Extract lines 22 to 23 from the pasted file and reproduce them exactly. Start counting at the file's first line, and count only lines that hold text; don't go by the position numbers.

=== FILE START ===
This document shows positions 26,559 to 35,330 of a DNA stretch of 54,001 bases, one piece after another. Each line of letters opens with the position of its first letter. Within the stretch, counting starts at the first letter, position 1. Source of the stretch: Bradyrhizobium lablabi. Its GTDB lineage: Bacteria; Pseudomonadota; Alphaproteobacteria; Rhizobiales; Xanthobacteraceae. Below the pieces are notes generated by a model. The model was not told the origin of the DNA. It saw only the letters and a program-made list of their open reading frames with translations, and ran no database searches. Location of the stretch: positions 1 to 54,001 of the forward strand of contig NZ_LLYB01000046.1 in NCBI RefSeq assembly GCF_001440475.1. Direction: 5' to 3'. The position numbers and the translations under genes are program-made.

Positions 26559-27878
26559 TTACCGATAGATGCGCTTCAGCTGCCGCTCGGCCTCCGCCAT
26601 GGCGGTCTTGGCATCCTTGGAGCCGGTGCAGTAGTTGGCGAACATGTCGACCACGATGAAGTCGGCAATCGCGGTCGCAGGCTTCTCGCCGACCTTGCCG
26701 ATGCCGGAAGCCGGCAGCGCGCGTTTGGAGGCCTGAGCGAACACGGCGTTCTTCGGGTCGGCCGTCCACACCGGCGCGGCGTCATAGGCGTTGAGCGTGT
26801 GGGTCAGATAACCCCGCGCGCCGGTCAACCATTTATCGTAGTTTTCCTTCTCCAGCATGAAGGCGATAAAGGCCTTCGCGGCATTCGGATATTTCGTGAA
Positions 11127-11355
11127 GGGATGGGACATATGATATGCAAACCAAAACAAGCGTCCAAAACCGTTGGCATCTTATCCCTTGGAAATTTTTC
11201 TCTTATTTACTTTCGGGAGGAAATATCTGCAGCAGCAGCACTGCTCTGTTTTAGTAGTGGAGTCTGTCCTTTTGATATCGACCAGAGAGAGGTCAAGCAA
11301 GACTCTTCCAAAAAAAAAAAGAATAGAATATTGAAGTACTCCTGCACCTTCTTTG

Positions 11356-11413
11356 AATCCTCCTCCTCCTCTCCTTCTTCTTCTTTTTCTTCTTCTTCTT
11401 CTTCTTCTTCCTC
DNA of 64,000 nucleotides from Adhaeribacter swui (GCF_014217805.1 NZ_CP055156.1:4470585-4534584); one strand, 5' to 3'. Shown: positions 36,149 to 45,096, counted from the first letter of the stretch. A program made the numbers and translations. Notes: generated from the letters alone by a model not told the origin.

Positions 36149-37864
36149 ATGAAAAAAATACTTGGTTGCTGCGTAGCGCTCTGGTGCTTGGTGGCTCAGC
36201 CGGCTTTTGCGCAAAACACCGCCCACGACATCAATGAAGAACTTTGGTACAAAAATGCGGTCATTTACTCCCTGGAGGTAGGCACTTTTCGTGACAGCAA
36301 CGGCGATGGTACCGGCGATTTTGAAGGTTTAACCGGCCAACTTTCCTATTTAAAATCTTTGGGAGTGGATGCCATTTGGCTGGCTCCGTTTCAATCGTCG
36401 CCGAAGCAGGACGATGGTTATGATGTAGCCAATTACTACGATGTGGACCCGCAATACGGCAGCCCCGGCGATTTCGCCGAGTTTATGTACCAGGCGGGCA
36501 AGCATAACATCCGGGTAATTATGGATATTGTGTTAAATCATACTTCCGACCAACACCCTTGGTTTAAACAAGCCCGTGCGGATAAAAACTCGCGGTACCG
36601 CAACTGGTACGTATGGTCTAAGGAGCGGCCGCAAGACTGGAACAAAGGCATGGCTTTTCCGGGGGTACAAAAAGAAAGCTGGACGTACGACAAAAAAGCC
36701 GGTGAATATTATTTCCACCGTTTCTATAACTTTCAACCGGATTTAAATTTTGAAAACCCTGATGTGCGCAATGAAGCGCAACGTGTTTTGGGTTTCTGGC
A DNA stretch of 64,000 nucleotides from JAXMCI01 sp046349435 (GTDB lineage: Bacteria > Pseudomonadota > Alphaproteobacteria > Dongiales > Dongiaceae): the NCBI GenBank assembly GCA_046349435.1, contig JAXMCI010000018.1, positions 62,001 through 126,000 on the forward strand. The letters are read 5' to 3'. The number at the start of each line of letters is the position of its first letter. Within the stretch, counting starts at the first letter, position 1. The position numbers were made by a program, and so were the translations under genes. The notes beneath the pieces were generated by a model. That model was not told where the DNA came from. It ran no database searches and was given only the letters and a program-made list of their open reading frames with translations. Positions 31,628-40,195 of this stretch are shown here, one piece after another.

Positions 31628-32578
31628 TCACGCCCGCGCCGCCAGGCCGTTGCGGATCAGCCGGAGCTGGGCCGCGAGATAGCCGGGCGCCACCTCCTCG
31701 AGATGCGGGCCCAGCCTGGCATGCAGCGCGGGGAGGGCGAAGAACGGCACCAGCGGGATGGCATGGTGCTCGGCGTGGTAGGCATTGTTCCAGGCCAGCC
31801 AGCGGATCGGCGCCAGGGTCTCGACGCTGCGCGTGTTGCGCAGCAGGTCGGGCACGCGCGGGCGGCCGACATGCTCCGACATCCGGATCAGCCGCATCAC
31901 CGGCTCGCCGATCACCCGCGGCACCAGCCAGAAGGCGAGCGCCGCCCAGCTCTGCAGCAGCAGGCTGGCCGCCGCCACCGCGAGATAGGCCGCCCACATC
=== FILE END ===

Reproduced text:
36701 GGTGAATATTATTTCCACCGTTTCTATAACTTTCAACCGGATTTAAATTTTGAAAACCCTGATGTGCGCAATGAAGCGCAACGTGTTTTGGGTTTCTGGC
A DNA stretch of 64,000 nucleotides from JAXMCI01 sp046349435 (GTDB lineage: Bacteria > Pseudomonadota > Alphaproteobacteria > Dongiales > Dongiaceae): the NCBI GenBank assembly GCA_046349435.1, contig JAXMCI010000018.1, positions 62,001 through 126,000 on the forward strand. The letters are read 5' to 3'. The number at the start of each line of letters is the position of its first letter. Within the stretch, counting starts at the first letter, position 1. The position numbers were made by a program, and so were the translations under genes. The notes beneath the pieces were generated by a model. That model was not told where the DNA came from. It ran no database searches and was given only the letters and a program-made list of their open reading frames with translations. Positions 31,628-40,195 of this stretch are shown here, one piece after another.